Steve Brett

Steve Brett

Steve is the co-founder of 3rd Space.
Steve Brett

Steve Brett

Steve is the co-founder of 3rd Space.

I have to admit, I love big cities, at least most of the ones I have visited or stayed in for any length of time. I feel alive in the midst of their bruising, ebullient dynamism. As someone who is very critical of modernity, I have sometimes wondered about this. But then cities are not just a modern phenomenon. They have been around for at least six thousand years. Most of my friends want to move out of the city these days for a simpler life and maybe a garden. I understand. Cities in the West, at least, can seem to epitomise the lonely isolation of hyper individualism and the harshness of the monotonous drive to survive in a world where, as Daniel Pinchbeck writes, “myriad strangers linked by proximity, effortlessly dodge the ever-unspoken question: “What’s the point?” But I hasten to add, this is only one side of the story.

What sets the city apart from a rural or small-town existence for me, is the fullness of humanity it celebrates, its cosmopolitan diversity, and the exponential life-force that this engenders. For diversity is something that generates life, like water to a garden. Before we lived in cities, we lived in small villages where more or less everyone knew everyone else. The life-world of a village, rich in its own traditions, was inevitably confined and to a great extent predictable. And for me it still is. The spirit of the city is different. It is a reflection of the self. I think of Whitman. “I am large. I contain multitudes.”

In a cosmopolitan space, as Gerard Delanty writes, “Individuals and the groups to which they belong have obligations to others beyond their immediate context.” Cosmopolitanism according to Ulrich Beck, “involves two things: on the one hand, situating and relativizing one’s own form of life within other horizons of possibility; on the other, the capacity to see oneself from the perspective of cultural others and to give this practical effect in one’s own experience through the exercise of boundary-transcending imagination.” This is what I call the city imaginary.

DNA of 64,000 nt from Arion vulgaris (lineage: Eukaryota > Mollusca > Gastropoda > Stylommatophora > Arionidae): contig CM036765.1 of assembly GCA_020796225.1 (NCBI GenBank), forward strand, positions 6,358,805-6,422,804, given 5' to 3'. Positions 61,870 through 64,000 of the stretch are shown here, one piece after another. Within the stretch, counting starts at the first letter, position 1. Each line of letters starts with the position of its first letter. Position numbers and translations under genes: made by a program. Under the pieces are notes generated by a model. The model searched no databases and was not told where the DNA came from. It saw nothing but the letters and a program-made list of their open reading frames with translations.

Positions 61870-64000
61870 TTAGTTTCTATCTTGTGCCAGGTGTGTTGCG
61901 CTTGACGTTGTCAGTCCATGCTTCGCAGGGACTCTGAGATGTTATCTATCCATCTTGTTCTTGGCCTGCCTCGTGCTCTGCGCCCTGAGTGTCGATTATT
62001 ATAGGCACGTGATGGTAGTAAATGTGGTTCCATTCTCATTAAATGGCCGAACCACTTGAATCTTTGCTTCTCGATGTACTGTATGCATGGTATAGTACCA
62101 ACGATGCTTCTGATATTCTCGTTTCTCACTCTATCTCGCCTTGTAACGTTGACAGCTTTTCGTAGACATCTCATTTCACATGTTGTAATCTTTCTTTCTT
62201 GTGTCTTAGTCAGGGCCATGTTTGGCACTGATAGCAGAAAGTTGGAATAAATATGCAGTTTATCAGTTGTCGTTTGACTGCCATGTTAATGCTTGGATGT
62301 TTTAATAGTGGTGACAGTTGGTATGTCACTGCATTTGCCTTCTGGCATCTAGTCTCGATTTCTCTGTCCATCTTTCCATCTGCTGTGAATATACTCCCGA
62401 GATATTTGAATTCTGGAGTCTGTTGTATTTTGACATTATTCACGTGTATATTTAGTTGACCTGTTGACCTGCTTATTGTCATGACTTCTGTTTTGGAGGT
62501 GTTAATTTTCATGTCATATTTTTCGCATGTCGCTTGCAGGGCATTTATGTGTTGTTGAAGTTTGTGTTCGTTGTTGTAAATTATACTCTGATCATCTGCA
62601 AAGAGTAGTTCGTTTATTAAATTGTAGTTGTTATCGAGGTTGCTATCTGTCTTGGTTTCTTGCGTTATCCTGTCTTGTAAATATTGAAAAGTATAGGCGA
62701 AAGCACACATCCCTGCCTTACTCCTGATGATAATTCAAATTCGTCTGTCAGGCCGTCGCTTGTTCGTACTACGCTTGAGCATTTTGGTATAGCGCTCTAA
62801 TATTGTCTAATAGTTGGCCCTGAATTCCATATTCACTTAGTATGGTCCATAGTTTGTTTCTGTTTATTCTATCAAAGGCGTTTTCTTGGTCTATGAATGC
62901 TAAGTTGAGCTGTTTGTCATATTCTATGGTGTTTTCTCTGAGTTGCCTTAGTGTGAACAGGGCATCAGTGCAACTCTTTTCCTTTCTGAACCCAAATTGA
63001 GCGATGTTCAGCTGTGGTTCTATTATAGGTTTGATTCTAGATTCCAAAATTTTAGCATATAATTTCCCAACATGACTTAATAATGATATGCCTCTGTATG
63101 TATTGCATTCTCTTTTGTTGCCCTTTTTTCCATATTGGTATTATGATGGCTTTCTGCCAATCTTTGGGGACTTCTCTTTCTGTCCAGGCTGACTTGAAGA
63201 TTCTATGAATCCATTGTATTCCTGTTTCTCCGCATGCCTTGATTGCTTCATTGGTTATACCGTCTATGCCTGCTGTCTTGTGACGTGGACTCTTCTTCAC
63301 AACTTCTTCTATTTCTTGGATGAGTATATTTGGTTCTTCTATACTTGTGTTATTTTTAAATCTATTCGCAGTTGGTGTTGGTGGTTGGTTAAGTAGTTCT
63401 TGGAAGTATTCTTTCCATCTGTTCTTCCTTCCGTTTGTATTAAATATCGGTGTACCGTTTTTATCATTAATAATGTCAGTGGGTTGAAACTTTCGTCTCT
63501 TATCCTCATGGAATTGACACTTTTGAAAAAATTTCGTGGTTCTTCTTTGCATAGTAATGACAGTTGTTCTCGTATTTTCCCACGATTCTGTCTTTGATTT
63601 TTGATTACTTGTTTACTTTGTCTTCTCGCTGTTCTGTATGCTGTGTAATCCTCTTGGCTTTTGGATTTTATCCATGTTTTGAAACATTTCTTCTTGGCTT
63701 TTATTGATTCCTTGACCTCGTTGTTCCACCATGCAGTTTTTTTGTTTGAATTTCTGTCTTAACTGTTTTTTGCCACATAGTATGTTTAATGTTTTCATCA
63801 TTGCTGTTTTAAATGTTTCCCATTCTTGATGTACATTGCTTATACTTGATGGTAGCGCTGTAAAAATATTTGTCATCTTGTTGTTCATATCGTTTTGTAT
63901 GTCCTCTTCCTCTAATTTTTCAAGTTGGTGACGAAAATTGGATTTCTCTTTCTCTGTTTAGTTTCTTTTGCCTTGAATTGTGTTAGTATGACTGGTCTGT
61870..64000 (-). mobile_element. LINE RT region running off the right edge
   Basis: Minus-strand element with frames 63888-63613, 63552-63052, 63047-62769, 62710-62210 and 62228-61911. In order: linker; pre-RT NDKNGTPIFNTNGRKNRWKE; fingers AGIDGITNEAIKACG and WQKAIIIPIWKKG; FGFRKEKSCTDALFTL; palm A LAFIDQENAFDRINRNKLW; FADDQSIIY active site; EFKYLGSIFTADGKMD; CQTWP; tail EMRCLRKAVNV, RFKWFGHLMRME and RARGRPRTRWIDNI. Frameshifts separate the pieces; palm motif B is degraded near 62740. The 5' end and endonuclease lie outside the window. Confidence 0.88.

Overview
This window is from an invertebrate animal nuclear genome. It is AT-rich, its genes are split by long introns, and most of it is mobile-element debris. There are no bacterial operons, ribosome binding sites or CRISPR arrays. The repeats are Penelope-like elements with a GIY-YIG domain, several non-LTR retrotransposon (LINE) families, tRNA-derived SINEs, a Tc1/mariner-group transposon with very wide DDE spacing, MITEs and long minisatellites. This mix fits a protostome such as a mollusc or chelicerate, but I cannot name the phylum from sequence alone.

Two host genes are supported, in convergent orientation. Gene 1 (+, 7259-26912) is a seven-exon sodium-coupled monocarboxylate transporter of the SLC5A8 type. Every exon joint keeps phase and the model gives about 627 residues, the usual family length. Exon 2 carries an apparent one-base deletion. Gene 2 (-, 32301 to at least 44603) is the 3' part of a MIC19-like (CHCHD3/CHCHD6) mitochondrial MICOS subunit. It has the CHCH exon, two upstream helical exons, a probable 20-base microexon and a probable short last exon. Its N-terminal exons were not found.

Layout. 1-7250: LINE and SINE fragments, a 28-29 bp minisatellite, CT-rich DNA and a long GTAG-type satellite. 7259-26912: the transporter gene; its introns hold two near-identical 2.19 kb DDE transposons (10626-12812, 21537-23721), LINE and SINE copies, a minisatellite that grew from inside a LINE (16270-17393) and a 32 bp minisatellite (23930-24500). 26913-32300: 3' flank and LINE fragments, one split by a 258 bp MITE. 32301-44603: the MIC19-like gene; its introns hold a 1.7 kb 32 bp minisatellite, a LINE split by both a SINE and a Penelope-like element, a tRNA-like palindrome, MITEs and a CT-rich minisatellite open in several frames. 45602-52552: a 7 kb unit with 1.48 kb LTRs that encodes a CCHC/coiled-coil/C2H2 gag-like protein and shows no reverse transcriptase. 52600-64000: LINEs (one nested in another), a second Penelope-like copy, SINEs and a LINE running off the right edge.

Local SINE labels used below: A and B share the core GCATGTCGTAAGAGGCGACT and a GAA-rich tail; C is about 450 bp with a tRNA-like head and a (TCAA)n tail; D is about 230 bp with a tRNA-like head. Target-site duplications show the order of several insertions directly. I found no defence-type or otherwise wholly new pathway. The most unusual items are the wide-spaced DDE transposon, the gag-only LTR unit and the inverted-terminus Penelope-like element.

In a post by Jordan Hall, From City to Civium, he begins by describing a study by the theoretical physicist Geoffrey West, in which systems such as the growth of cells, animals, and plants, develop according to certain principles called “sublinear scaling”. For example, “if you increase the mass of a mouse you don’t increase its energetic needs at the same rate. Instead, if you increase the mass by a factor of 10, you increase the metabolic rate by only about 5.6.” In this study they noticed that sublinear scaling was a major factor in how life, from cells to forests and eco-systems operates and develops.

But when they looked at cities in relationship to things like innovation, productivity and wages, they noticed a completely different kind of scaling relationship: which they called “superlinear scaling”. This means that doubling the population of a city, increases the productivity of the city by more than double.

Fascinating. But increasing productivity is a way of measuring metabolic rate in cities, that only follows the reductive logic of capitalism. It is the unparalleled space for collaboration and imagination that cities provide, which generates culture. Even though the vast majority of city inhabitants are strangers to us, we rub up against them, often hundreds of times in a single day. We are constantly recording impressions of others with other ideas, world-views, languages, histories, and ethnicities than our own. The city is also unique as a place in which past, present, and future exist and permeate our consciousness, simultaneously. From the great bridges and skyscrapers and the bad-ass engineering of iron and steel, to the sweeping streets and rivers, the cathedrals, the street markets, the constant pulse of revolving ideas and re-configurative innovation in art, film, activism, social theory, politics and fashion.